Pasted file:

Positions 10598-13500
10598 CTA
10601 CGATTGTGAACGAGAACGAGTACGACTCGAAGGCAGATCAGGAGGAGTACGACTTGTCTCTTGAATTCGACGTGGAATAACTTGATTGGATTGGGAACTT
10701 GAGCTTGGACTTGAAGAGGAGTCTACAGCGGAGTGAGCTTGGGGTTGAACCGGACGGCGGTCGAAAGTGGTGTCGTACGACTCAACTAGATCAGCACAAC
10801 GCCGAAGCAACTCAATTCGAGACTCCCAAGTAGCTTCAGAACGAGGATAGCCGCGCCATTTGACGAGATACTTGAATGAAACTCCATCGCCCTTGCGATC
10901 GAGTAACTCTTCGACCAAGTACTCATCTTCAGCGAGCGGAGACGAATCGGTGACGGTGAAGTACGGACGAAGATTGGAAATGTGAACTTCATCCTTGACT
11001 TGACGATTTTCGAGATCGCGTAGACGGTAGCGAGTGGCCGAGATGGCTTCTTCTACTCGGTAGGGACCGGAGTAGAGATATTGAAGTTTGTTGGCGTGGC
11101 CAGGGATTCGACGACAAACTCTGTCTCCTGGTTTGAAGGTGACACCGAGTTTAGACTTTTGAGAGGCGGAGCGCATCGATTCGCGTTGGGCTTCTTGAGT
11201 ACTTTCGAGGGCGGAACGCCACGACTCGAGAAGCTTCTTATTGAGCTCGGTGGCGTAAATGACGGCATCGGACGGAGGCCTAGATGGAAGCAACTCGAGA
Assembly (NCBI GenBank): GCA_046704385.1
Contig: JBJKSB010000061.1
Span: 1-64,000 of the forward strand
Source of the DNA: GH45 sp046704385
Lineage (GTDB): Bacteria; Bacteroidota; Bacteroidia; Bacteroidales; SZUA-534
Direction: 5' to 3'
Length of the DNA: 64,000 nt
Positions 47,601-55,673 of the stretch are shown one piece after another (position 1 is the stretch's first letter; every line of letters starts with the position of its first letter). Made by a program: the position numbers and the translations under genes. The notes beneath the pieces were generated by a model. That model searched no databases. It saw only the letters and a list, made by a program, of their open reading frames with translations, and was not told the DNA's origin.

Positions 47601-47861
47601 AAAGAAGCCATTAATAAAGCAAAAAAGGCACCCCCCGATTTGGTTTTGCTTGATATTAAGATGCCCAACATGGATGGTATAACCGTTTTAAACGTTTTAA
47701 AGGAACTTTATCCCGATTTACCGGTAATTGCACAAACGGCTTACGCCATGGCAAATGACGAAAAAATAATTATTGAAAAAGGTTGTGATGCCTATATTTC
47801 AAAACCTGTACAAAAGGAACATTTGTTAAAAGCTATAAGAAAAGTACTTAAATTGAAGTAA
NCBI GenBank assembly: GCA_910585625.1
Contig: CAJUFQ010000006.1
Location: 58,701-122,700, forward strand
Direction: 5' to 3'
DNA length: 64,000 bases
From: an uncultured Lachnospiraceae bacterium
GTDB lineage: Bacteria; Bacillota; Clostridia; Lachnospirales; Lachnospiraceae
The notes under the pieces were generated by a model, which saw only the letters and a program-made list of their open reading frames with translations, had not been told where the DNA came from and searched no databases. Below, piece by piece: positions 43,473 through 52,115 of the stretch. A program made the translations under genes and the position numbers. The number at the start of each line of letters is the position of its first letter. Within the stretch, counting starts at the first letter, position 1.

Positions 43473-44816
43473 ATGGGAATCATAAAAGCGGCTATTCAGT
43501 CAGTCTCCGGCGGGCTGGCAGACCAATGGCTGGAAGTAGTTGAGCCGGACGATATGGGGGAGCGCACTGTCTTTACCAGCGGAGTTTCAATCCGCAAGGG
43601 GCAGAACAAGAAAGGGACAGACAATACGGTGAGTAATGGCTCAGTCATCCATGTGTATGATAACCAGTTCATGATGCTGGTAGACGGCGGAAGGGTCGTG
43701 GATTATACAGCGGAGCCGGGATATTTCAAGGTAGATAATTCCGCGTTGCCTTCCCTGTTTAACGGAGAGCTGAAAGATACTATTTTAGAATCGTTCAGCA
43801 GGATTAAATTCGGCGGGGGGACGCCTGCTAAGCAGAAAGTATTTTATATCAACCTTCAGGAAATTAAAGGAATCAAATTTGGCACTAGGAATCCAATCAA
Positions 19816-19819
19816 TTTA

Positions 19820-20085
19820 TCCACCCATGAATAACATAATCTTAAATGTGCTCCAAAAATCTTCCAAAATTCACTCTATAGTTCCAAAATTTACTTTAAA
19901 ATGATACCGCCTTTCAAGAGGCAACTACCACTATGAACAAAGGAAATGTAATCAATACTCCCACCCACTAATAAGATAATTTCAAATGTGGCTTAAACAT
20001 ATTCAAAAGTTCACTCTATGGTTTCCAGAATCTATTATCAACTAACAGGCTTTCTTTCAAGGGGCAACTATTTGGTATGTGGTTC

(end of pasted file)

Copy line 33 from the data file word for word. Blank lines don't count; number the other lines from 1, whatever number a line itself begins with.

43601 GCAGAACAAGAAAGGGACAGACAATACGGTGAGTAATGGCTCAGTCATCCATGTGTATGATAACCAGTTCATGATGCTGGTAGACGGCGGAAGGGTCGTG